"We've exchanged numbers," Watkins said of the soon-to-be Hall of Famer. "We always have fun when we talk.
"We want to honor him by playing well [in the game]. We want to let people know we are a different team now."
Watkins stands 6-feet-1, 200 pounds; Reed was a sleek 6-2, 190 pounds. Watkins can be used in a variety of ways, including on kick returns, which he has been used on in OTAs; Reed had 75 rushing attempts in his first 13 seasons, was used as a punt returner early in his career and even threw a 32-yard TD pass in his 10th season.
Watkins has fully digested the Bills' playbook and feels he has a good idea how offensive coordinator Nathanial Hackett and head coach Doug Marrone plan to use him this season. Although Watkins wouldn't say, as rumored, that the Bills could adapt some of Clemson's spread and wing-T concepts that moved him into (or motioned him out of) the backfield at times, he did say he feels that he can absorb and execute everything that will be asked of him.
"I’ll be used many ways in this offense. We don’t have a traditional X, Y and Z [positions]," Watkins said. "We won’t really switch sides of the field. We’ll just go fast. When you break down this offense, you can’t really focus on one position. I’ve been breaking it down, learning all the spots so I can be ready for everything. It’s been way easier that way, breaking it down. It’s easier to understand and absorb the concepts. The coaches and my teammates have been helping me out a lot."
Watkins and Manuel have been working on their timing and rapport, and Watkins — who was recruited to Florida State and who played the Seminoles in each of his three seasons at Clemson — knows what his new quarterback is capable of. The one time Watkins and Manuel met on the field, in 2012, Manuel threw for a then-career-high 380 yards (on 27 of 35 passes) and rushed for an additional 102 to become the first Seminoles QB to reach the 300-100 mark since Charlie Ward in 1992. The 'Noles ran 76 plays in a 49-37 victory in which they trailed by two touchdowns.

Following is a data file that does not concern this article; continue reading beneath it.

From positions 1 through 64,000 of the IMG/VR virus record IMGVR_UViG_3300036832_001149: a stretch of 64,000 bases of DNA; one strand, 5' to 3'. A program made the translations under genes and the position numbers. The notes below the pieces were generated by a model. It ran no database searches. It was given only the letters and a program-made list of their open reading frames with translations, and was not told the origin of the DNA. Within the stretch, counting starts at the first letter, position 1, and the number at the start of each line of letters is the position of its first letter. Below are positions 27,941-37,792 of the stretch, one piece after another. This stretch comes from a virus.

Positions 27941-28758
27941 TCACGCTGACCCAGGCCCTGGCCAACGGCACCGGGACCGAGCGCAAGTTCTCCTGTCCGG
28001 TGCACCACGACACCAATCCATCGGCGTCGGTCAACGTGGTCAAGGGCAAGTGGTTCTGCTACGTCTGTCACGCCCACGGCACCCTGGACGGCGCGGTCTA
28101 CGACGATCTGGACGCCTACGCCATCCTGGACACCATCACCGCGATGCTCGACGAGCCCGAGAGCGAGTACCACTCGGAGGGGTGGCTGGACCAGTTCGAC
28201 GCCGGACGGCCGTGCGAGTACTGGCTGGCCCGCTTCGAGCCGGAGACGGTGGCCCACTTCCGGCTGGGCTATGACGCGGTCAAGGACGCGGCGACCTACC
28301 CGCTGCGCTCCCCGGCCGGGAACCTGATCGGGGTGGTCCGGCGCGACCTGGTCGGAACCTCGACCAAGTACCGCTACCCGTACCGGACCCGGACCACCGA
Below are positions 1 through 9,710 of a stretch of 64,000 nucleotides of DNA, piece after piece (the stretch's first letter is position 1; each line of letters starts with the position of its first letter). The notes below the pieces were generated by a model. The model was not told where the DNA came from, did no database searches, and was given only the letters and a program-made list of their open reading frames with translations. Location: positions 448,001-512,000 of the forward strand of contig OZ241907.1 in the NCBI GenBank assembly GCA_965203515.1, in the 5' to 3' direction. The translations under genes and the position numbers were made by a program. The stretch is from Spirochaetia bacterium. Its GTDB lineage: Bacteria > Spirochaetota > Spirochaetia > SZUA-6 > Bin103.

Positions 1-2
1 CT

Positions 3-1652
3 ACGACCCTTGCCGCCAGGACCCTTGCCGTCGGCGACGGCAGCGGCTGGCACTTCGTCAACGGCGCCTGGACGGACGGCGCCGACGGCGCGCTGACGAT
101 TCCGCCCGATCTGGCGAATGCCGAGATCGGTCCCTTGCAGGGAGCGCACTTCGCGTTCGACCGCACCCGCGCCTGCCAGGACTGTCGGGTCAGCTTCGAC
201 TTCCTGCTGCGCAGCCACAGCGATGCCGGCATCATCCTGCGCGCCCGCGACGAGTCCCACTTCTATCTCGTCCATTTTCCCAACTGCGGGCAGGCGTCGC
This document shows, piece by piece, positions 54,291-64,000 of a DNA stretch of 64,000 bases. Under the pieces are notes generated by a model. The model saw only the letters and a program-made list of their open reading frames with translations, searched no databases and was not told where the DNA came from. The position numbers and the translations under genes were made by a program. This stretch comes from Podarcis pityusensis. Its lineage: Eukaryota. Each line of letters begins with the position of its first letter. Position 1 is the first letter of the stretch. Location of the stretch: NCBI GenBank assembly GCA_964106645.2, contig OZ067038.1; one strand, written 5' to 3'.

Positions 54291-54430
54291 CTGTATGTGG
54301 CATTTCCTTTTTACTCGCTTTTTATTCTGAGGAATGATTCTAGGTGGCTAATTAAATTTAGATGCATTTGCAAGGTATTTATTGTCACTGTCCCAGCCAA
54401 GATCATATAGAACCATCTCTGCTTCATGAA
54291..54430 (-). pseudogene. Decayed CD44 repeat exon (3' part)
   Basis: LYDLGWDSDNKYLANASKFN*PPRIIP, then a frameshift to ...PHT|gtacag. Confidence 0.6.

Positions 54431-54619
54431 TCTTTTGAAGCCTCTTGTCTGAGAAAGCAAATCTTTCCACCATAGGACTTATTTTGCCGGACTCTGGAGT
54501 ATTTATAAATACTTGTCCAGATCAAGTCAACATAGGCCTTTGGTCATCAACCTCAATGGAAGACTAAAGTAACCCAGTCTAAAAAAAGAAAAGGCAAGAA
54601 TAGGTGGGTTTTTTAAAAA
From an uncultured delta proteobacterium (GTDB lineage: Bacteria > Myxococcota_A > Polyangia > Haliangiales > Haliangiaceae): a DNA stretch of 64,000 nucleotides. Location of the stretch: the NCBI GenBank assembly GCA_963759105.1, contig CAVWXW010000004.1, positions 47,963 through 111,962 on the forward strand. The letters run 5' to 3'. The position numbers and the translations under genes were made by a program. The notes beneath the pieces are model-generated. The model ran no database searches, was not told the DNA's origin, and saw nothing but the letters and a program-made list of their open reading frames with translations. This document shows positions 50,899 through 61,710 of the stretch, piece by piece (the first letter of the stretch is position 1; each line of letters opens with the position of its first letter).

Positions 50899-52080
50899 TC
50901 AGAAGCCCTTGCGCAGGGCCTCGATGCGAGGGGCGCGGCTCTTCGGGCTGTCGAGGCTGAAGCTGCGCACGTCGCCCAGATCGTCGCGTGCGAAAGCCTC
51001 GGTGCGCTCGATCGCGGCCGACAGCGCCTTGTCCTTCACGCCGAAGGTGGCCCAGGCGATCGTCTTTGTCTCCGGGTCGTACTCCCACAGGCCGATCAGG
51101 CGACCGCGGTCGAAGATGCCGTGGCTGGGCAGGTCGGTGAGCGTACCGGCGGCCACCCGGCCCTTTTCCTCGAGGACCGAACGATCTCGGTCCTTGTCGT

"He's a physical guy that can control the game. A guy that can keep his poise throughout the game," Watkins said of Manuel. "You watched him bring his team back in that fourth quarter, you knew he had leadership and that poise. You can't be at that program and not stand up to that [pressure]."
Watkins said Manuel is doing his best to integrate his new teammate and target to life as a pro, but neither one wants to push things too hard too soon.
"He's always checking in on me," Watkins said. "He was a rookie not long ago, so he knows. I am not pushing the process; I am not pushing anything too hard right now. At the end of the day, this is a game and you have to have fun. You can't be too hard on yourself. He's telling me not to rush the process."
So Watkins isn't. He knows he plays at the Carolina Panthers in the preseason and at the Miami Dolphins in the regular season, with both games likely to be heavily populated by Watkins' nearby fan bases from college and high school, respectively, but isn't worried about either one. He knows he'll likely get to face one of the best cornerbacks in the NFL in New England Patriots' Darrelle Revis but can't get too worried about that.
Watkins' approach: one day at a time.
"When the time comes to start thinking about those individual things, I'll do it," he said. "But right now, I am worried about the next challenge, the one that's right in front of me."
He still has some offseason workouts and training camp in front of him, but Watkins is also allowing himself to look ahead ever so slightly and get excited about the Hall of Fame game. Because, after all, it'll be his first — and it's the place that several great players, including Tom Brady, Hines Ward and Marvin Harrison, made their NFL debuts.
"I think it's huge to be there," Watkins said. "I can't wait to play in it."